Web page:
Saturday, June 21, 2014

Lake Chelan and the North Cascades

Driving through the arid canyons of the Columbia River basin from Grand Coulee, we could never guess that that the beautiful oasis of Lake Chelan was down the road hiding above us on a plateau. We've heard about the place for years but we were caught totally off-guard by its beauty, the big town, the vineyards, the orchards, the snow-capped peaks, and above all, its sheer size.  It's 50 miles long, and 1,486 feet deep--the third deepest lake in North America.  At its deepest, it is over 300 feet below sea level.  
Vineyards and orchards near uplake from the town of Chelan

We camped among giant ponderosa pines in the nearly deserted Alta Lake campground 20 miles north. At the town of Lake Chelan we took the express 2.5 hour boat ride to the upper end of the lake to the village of Stehekin, which is accessible only by boat or trail.   Over 100 people live there year-round.  We rented bikes, hiked to a waterfall, then then hit its famous bakery.  The trip back on the four-hour boat seemed to take forever, but at least we were surrounded by beauty and not towing a trailer over winding roads.
Rainbow Falls

Departure dock to Stehekin
The demanding drive through North Cascades National Park the next day was quite a contrast, especially as we got into some very steep and curving roads west of Winthrop and over Rainey Pass. The peaks were often hiding in the clouds but we got a few glimpses.  Our almost empty campground in Newhalen was at an elevation of only 500 feet, reminding us of the lush vegetation just  up the Santiam Canyon from Salem.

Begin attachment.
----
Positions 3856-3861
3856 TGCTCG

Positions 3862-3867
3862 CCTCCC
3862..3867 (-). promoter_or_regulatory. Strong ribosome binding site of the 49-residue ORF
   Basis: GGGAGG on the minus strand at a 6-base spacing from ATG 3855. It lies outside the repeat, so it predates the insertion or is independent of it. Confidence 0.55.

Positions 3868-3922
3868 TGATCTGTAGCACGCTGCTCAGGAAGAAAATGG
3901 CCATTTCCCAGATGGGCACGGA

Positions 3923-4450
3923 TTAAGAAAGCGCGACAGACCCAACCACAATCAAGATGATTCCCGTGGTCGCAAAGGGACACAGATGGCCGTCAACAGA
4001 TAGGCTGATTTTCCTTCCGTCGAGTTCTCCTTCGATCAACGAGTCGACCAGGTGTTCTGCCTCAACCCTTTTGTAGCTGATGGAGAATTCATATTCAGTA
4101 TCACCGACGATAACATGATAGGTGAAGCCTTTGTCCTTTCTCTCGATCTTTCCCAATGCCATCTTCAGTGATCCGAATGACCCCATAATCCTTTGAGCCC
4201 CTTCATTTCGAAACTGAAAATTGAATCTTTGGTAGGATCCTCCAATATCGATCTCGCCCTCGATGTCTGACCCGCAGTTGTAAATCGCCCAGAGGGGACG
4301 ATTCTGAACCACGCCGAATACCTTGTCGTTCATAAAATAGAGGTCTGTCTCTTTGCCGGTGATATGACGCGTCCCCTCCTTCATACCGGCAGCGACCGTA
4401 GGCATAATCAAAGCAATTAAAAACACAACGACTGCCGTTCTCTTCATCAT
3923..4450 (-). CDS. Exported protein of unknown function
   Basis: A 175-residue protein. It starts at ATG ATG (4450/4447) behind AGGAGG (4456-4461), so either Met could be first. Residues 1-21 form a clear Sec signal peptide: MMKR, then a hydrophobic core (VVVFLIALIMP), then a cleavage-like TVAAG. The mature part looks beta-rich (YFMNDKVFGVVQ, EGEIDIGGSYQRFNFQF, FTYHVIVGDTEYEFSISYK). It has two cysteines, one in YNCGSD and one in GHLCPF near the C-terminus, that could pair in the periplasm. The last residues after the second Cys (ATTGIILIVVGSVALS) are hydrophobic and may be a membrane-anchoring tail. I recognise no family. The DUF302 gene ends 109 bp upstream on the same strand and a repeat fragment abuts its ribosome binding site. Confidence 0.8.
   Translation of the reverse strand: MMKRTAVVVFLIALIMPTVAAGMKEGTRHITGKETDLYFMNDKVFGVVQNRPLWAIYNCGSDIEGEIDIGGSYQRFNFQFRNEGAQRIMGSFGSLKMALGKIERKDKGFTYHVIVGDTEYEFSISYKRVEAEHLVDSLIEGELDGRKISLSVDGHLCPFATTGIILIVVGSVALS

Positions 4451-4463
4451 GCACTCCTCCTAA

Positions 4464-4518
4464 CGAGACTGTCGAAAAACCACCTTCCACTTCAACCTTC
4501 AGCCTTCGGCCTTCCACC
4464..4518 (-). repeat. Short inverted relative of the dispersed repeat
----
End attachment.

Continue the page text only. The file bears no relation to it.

Entering North Cascades National Park from the East

We had planned to spend more time at North Cascades NP.  But the trails still had snow on them and the mountains were clouded in.  We learned from the ranger that peak season really doesn't start until mid-july, hence the empty campgrounds and almost empty roads.  The forecast was for rain so we left for home on Thursday morning, getting to Salem eight hours later.  The traffic jams in Seattle and Portland were  at their legendary best.  

We now call this trip the Dam Tour.  We started out to see beautiful scenery and go places we hadn't been before.  We succeeded in that.   In the process we must have come upon 15 or more hydroelectric dams and actually visited two of them.  As a result, we now know just a little more about hydraulics, electricity, engineering, and the big complex world in which we live.  It was a damn good tour overall!

From the Diablo Lake overlook

Gorge Falls Near Newhalem

Tuesday, June 17, 2014

The Amazing Grand Coulee Dam

Fathers Day, 2014

Even though our daughters are thousands of miles away, it was a good Father’s Day.  We started off with a nice breakfast at the Airstream rally in Sacajawea  State Park.